That is the truth that I believe in; one where the status quo has no control over your personal sovereignty and you begin to go back to the roots of our non-reality. The desert is one such place of mystery, full of the Unknown. I’ve learned this over the last decade and a half while roaming canyon labyrinths and mountain ranges. What I have witnessed adds a lot of meaning to this short life of mine. We rural desert dwellers see and hear a lot more than those who get entrapped and surrounded by dense civilization. Out there on the outskirts of the fringe you begin to see what’s truly shrouded while being accompanied by structures and ruins from the distant past that slowly wrought and crumble to the harsh desert elements.
During my travels along the US/Mexican Border between Calexico, California, and Brownsville, Texas, my favorite borderland landscapes were found in Far West Texas around Marfa, Terlingua and Alpine, Texas. This is a good location to escape winter somewhat!
These photographs were taken in April of 2015 but I can only imagine what Christmas would be like in this Big Bend Country? As a desert rat, I would guess that the nights still get cold in winter, but the day time hours are fairly pleasant. According to the latest weather check for Terlingua, it’s 42 degrees Fahrenheit with an average of 70 degrees this week. Not bad for December!
The mountains off in the distance are Big Bend National Park. I highly recommend photographers avoid this national park because I was harassed by park rangers there and they don’t take too kindly to any photographers using cameras in the national park. Locals warned me that I would run into trouble and I have enough fodder for a good story. On top of that, I would recommend visiting Texas’s own Big Bend State Park which is much more inclusive towards visitors and in my opinion, more beautiful than the national park!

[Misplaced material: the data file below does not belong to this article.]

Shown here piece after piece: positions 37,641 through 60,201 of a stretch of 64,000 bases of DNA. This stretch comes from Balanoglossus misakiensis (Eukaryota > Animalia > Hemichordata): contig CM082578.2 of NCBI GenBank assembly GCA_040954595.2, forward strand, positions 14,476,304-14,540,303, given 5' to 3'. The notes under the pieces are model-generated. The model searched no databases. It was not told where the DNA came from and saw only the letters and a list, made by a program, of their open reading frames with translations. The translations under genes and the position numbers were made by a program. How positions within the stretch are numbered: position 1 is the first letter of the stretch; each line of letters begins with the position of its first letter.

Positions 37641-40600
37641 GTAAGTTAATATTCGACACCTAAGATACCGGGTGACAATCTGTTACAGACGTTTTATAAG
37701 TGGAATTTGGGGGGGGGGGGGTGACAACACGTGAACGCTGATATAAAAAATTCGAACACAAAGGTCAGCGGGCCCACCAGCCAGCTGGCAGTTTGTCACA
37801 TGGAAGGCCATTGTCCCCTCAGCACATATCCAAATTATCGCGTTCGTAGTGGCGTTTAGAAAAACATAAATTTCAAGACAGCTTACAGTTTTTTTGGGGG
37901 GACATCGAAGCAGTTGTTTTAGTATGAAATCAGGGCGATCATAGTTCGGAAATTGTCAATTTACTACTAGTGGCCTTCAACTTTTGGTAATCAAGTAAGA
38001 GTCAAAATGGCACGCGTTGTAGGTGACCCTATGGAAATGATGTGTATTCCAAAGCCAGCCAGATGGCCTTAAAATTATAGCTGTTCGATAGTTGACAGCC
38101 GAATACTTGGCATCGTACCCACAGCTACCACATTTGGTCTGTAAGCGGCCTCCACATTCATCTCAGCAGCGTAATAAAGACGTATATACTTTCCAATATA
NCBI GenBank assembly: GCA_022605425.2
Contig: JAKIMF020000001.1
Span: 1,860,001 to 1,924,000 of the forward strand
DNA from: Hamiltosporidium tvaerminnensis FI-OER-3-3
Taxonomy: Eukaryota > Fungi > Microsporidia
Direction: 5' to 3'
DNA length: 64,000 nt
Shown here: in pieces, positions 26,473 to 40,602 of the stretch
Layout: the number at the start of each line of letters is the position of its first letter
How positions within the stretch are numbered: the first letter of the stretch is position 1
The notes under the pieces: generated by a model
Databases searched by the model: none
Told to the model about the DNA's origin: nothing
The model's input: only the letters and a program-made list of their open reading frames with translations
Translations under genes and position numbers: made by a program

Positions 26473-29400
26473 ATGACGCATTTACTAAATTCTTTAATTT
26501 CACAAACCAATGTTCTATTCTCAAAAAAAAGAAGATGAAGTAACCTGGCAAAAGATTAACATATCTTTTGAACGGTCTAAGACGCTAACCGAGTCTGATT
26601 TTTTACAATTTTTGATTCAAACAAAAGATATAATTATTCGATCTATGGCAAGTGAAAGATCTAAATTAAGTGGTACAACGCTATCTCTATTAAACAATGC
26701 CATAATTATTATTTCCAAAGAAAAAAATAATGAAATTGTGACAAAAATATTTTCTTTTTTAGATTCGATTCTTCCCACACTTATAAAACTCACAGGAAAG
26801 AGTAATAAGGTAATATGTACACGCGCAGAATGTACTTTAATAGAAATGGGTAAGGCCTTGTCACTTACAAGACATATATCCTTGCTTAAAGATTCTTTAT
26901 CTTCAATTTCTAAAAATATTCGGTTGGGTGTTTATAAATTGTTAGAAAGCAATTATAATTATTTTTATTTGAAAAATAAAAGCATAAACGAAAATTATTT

I captured these landscapes a few years ago out by Big Water, Utah on the way to Lake Powell, just after sundown.
In the early 1990s, Bill Clinton, President of the United States declared this national monument a rare treasure and designated over 1.7 million acres of land in Southern Utah off-limits. It stirred a noteworthy controversy with local ranchers who have worked on the land for generations. On the other side of the token, there are countless historical Indigenous cultural and archeological sites inside the monument as well as an unknown treasure trove of undiscovered dinosaurs and other prehistoric life.
I do empathize with the ranchers and people whose livelihoods were affected by the monument’s creation, including my own family, but it was worth preserving these irreplaceable and priceless resources. These sacred places do not belong to us; they belong to the future generations who have yet to be born and these histories cannot be rewritten and can easily be lost in time, forever, with any sort of carelessness.
As a photographer, the landscapes of the Grand Staircase remind me of another planet – a strange alien world in another galaxy and that is an amazing feeling to tap into. Places like Big-Water can heal the soul with its sheer beauty and you can feel the ancient ones (historic tribal peoples) whom once used this land. Traces of their long existence are found all over the monument.
I’ll be returning to Grand Staircase pretty soon with a Sony A7R and capture much more details photos of these alien landscapes.